Prachatai, CC BY 3.0 , via Wikimedia Commons


Since 2014, when a military coup prompted censorship and rewriting of its constitution, Thailand has faced an extended period of civil unrest. 

The nation’s governmental structure includes a constitutional monarch alongside a parliamentary system. The way these structures have manifested has undergone significant alterations in recent years (notably the rule under a new king, Maha Vajiralongkorn, often referred to as Rama X),  and on numerous occasions, has resulted in significant violence. The current protests are largely in response to the social and political conditions that followed the 2014 coup, as well as public interest in the systemic and structural change of the monarchy, particularly the lèse-majesté law connected to the crown. This law prohibits speaking negatively of the crown in public and can carry strict prison sentences. The three main demands of the protests are officially: the resignation of Prime Minister Prayut Chan-o-cha, the redrafting of the constitution, and the reforming of the Crown. So far, none of these have been met with, and discontent has grown to the point where some protestors are calling for another coup to seize control of the government. 


The Current Situation

The author spoke with Itt Vanich, a recent graduate from Cornell University and a Thai national based in Bangkok, to gain a better understanding of the current circumstances of the protests and politics in the country. Itt helped with valuable information from a range of sources from all across the political spectrum and emphasized his relative neutrality and desire to be objective on the subject. 

On the present state of affairs, he stated that the protests have deescalated significantly in recent weeks. He also informed that the notion of another coup happening is extremely unlikely. The protest leaders encouraged this idea to “reignite people to return to more protests, but the administration already came out to say that it’s not going to happen.” This government being the result of a military coup, he questioned the practicality of another coup: “I mean, its simply not possible, the current (government) is a result of a military coup, how will there be a coup on an administration that’s the result of a coup?”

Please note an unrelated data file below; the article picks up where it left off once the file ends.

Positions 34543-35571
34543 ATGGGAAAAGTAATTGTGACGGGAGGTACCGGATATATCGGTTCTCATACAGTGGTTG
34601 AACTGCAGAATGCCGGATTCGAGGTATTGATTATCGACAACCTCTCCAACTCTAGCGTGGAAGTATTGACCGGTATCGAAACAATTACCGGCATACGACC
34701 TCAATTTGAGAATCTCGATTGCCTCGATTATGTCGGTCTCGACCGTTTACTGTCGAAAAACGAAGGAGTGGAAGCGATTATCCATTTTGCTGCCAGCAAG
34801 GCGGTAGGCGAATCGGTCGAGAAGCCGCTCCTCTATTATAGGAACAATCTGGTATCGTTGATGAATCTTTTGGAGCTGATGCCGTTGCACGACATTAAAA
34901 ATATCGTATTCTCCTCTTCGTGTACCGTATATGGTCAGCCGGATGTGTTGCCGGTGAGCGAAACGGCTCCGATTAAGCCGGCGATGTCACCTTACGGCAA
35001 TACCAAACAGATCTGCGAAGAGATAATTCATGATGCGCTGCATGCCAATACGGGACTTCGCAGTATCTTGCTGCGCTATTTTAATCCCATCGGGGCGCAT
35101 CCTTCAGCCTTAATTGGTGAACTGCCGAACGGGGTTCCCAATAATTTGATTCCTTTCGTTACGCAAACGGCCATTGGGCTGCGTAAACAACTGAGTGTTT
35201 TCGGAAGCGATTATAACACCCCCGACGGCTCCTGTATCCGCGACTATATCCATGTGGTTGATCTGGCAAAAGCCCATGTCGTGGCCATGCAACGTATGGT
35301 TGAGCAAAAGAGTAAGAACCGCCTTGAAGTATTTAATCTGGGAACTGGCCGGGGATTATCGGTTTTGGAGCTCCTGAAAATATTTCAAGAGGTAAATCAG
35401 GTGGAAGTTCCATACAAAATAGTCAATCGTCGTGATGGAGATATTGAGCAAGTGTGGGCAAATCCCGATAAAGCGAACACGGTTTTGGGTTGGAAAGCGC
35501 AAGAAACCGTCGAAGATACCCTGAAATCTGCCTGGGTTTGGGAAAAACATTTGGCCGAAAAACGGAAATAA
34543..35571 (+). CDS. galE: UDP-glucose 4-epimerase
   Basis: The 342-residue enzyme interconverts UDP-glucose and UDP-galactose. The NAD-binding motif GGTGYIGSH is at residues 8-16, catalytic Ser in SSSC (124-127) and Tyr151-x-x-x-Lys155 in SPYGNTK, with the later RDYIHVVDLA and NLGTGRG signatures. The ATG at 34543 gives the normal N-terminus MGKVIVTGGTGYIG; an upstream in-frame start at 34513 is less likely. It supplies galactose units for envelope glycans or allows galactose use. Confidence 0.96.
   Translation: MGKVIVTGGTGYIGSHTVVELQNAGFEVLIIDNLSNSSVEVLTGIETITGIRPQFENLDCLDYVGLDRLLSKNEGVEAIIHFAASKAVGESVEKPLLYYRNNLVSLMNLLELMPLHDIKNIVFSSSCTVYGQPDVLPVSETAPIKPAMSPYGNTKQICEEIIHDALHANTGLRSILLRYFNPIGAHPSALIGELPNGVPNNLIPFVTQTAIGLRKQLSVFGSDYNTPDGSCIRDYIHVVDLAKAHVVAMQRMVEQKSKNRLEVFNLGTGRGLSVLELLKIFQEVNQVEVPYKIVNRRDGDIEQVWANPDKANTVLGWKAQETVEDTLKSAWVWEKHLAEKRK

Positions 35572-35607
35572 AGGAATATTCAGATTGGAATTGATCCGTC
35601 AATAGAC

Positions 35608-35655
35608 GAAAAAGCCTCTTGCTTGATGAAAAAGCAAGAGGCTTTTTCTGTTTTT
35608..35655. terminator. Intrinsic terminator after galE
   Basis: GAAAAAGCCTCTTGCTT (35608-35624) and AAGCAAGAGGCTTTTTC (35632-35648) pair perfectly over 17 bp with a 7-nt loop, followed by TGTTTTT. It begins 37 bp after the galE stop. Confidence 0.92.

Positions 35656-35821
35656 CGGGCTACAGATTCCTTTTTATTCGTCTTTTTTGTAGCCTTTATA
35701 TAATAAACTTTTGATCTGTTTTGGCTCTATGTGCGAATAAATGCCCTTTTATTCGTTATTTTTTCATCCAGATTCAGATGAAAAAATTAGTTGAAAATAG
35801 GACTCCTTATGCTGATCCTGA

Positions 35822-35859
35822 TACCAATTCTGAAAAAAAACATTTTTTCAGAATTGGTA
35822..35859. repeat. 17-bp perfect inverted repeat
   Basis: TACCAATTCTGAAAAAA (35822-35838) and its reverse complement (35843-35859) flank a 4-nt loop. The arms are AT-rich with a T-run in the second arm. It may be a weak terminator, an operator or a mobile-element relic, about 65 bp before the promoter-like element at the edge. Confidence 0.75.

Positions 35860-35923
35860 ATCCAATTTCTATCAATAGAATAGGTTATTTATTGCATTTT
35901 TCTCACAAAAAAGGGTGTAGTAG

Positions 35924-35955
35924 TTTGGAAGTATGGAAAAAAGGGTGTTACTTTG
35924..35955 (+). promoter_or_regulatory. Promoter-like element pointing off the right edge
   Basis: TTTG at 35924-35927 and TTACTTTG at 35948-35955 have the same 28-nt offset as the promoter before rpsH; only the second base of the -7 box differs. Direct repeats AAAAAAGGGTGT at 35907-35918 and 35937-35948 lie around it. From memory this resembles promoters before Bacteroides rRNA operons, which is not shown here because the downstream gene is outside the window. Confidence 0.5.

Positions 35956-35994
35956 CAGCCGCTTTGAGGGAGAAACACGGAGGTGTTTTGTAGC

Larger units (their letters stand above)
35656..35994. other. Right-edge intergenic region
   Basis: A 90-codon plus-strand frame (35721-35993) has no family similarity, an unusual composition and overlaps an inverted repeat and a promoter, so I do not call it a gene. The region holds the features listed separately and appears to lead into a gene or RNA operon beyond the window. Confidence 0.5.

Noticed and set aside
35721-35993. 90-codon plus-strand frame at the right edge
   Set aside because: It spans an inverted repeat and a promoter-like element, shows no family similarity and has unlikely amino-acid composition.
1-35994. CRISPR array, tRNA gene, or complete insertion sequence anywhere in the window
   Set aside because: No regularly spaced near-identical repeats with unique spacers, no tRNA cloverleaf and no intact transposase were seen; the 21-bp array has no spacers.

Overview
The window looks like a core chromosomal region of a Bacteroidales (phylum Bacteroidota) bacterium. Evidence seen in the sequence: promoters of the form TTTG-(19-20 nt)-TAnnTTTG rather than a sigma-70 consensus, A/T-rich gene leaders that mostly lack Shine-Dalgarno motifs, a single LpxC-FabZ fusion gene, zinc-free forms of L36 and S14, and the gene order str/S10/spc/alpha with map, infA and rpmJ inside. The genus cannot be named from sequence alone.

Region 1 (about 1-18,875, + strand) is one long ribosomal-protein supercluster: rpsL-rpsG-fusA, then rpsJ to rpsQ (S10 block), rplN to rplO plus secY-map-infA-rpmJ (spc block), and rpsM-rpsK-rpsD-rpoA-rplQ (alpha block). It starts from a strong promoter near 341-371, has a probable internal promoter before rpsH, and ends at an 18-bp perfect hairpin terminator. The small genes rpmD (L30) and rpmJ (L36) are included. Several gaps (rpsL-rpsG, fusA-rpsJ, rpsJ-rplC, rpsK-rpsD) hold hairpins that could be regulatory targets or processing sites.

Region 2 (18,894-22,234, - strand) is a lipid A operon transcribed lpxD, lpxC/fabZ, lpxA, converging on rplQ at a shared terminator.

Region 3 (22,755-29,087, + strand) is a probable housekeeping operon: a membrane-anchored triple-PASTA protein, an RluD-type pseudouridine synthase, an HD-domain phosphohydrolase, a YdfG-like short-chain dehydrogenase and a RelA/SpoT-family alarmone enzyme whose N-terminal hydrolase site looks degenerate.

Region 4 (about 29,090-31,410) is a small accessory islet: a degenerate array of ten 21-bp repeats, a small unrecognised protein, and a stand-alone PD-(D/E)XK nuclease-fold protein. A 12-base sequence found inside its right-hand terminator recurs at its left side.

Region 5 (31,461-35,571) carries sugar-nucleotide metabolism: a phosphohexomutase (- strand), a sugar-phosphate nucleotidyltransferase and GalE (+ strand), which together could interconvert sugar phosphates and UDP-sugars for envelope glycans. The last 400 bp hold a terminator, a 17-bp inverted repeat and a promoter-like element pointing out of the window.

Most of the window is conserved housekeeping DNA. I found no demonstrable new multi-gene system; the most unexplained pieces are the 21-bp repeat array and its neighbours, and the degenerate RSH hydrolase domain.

On being questioned about the crown and the current government, and if they could be categorized as oppressive, he told that the lèse majesté law is the main source of public outrage. He also stated that there have been numerous cases of enforced disappearances, custodial killings and wrongful arrests of those who express dissent. He noted the case of Wanchalearm Satsaksit, an activist who fled Thailand after being accused of breaking the lèse majesté law. Satsaksit went missing in June 2020 in Cambodia, six years after his exile from Thailand. The BBC News notes that he is one of nine people who were recently exiled and then disappeared after criticizing the Thai monarchy and the government. There are also numerous protest leaders who have been arrested, including Parit Chiwarak and Panusaya Sithijirawattanakul


Further Analysis and Criticisms

Itt, while sensitive to the violence committed against these missing activists, noted that these cases need to be looked at on an individual basis. His opinion was that the disappeared people were largely fugitives who had not shown up to their day in court for breaking lèse majesté. He feels that there is a generally high-level of freedom of speech in the country and said that essentially the only thing one cannot do is publicly insult the Monarch King Rama X (he added that private criticism of Rama X is accepted). Itt noted that this is one area where the protests have made some progress against the lèse majesté law, as so many people have been speaking out against Rama X that the police could not possibly arrest everyone. In principal this one exception to freedom of speech may seem clear and easily avoidable; however, the suspicious disappearances and assassinations of prominent critics of the current regime indicate a lack of respect for human rights, under the garb of seemingly lax freedom of speech laws.